Plant based recombinant protein expression systems have become serious competitors over traditional cell culture systems in the last two decades. They offer various advantages (Hellwig et al., 2004; Ma et al., 2005) including low production cost, low risk of contamination by mammalian pathogens and endotoxins, production of correctly folded and assembled multimeric proteins and the possibility for use as edible vaccines (Ma et al., 2003; Lico et al., 2008; Shih and Doran, 2009; Marsian and Lomonossoff, 2016).

Most plant secretary proteins undergo post translational modifications for proper functioning, localization and stability. Over 300 post translation modifications have been identified in plants (Stulemeijer and Joosten, 2008). Thus, plants have ability to perform post translational modifications including production of complicated glycoproteins through glycosylation, a modification important for the bioactivity and stability of those proteins. In contrast, bacterial or lower eukaryotic expression systems do not have this ability, cannot be used when expressing proteins with these specific post translational modification or the assembly of multimeric subunits for their biological activity (Webster and Thomas, 2012).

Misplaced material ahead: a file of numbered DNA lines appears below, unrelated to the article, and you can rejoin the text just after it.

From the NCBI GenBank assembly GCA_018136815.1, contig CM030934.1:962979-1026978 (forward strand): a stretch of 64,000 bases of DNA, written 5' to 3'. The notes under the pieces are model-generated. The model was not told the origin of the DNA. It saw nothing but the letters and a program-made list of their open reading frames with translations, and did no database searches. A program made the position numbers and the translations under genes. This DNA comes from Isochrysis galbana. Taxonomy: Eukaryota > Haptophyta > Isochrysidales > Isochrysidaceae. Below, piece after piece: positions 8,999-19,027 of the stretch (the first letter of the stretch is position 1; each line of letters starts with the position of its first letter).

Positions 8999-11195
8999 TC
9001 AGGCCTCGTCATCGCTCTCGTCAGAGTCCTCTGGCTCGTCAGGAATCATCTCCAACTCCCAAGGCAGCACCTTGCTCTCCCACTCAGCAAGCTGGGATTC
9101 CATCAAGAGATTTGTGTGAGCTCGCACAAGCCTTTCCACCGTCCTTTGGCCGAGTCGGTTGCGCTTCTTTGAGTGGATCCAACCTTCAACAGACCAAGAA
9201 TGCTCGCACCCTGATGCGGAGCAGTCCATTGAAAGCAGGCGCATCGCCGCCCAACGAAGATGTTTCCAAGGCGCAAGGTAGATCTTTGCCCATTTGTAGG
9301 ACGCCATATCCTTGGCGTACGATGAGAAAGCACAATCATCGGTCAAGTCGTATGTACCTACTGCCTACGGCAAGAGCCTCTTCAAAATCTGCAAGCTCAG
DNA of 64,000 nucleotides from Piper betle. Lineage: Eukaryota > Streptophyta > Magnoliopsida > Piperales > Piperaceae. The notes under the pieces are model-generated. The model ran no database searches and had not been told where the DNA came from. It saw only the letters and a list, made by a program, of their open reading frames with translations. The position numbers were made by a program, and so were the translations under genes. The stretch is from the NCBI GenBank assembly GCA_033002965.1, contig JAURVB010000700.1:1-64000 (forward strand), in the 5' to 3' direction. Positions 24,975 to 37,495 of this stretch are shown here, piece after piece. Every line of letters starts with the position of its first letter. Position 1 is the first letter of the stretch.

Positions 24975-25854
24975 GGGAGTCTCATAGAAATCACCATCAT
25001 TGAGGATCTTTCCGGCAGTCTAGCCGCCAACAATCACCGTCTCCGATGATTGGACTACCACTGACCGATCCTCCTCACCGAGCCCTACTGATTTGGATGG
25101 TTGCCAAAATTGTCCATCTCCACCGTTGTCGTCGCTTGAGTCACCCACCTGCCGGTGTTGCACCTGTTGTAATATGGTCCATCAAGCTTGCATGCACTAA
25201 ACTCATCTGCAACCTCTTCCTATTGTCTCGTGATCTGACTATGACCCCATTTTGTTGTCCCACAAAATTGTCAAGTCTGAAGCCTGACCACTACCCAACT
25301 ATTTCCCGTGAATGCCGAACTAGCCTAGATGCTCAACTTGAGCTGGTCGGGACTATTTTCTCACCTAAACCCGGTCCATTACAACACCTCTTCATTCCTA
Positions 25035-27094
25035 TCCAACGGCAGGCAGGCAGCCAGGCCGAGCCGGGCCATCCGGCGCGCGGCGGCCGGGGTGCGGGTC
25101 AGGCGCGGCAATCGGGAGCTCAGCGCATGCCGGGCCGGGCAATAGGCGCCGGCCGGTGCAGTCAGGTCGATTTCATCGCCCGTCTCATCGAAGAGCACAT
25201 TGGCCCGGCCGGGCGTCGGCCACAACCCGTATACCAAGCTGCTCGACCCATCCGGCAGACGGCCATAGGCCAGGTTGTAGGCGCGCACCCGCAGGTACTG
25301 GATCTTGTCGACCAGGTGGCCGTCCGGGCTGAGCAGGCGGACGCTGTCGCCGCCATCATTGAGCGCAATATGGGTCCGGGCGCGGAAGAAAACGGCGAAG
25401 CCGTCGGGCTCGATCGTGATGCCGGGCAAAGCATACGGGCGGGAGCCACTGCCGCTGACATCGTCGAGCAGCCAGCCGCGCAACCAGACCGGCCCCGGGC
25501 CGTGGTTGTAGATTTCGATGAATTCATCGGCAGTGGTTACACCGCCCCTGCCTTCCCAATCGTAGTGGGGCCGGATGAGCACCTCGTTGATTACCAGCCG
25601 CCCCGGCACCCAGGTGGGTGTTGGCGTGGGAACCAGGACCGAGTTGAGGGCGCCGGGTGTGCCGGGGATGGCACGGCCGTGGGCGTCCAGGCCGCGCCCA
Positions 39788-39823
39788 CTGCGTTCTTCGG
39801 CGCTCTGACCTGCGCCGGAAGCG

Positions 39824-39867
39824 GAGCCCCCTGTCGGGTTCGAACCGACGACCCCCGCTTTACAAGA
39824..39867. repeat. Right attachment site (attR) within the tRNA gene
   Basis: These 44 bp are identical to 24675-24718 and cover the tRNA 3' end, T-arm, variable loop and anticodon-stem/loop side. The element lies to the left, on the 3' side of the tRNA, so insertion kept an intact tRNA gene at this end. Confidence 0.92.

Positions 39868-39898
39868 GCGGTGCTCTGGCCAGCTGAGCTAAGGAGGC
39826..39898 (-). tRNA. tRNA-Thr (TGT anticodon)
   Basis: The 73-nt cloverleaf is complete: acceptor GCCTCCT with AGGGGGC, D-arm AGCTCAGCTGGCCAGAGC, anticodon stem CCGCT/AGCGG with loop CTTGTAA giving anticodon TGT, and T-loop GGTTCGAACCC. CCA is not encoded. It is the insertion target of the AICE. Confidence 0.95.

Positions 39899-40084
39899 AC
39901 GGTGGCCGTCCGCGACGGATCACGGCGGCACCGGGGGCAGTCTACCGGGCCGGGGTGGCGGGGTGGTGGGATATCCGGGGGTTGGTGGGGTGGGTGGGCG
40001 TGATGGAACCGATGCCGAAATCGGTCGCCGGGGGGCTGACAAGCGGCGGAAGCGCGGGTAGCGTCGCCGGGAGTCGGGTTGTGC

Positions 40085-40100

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Most vaccines currently used (especially for viral diseases) come from lab cultured pathogens through attenuation or inactivation, making possible the risk of residual pathogenic activity. In this regard, recombinant proteins expressed in plant bio reactors are safer and more reliable, as they contain specific components of pathogens with the immunological properties of the original pathogen but not its pathogenic properties (Marsian and Lomonossoff, 2016; Giddings, 2001). Plant expression systems enormously simplify the delivery and administration of vaccines in several ways. Expressing subunit vaccine genes in edible tissues of plants facilitates the oral delivery of vaccines. Orally delivered plant made vaccines is protected by plant cells in the stomach through bio encapsulation. This simplifies the production and administration procedures of vaccines by eliminating the requirement of expensive purification steps as well as sterile injections. Vaccines expressed in plant bioreactors do not need cold storage and transportation nor sterile delivery facilities eliminating additional production costs (Daniell, 2006; Boehm, 2007; Daniell et al., 2009).


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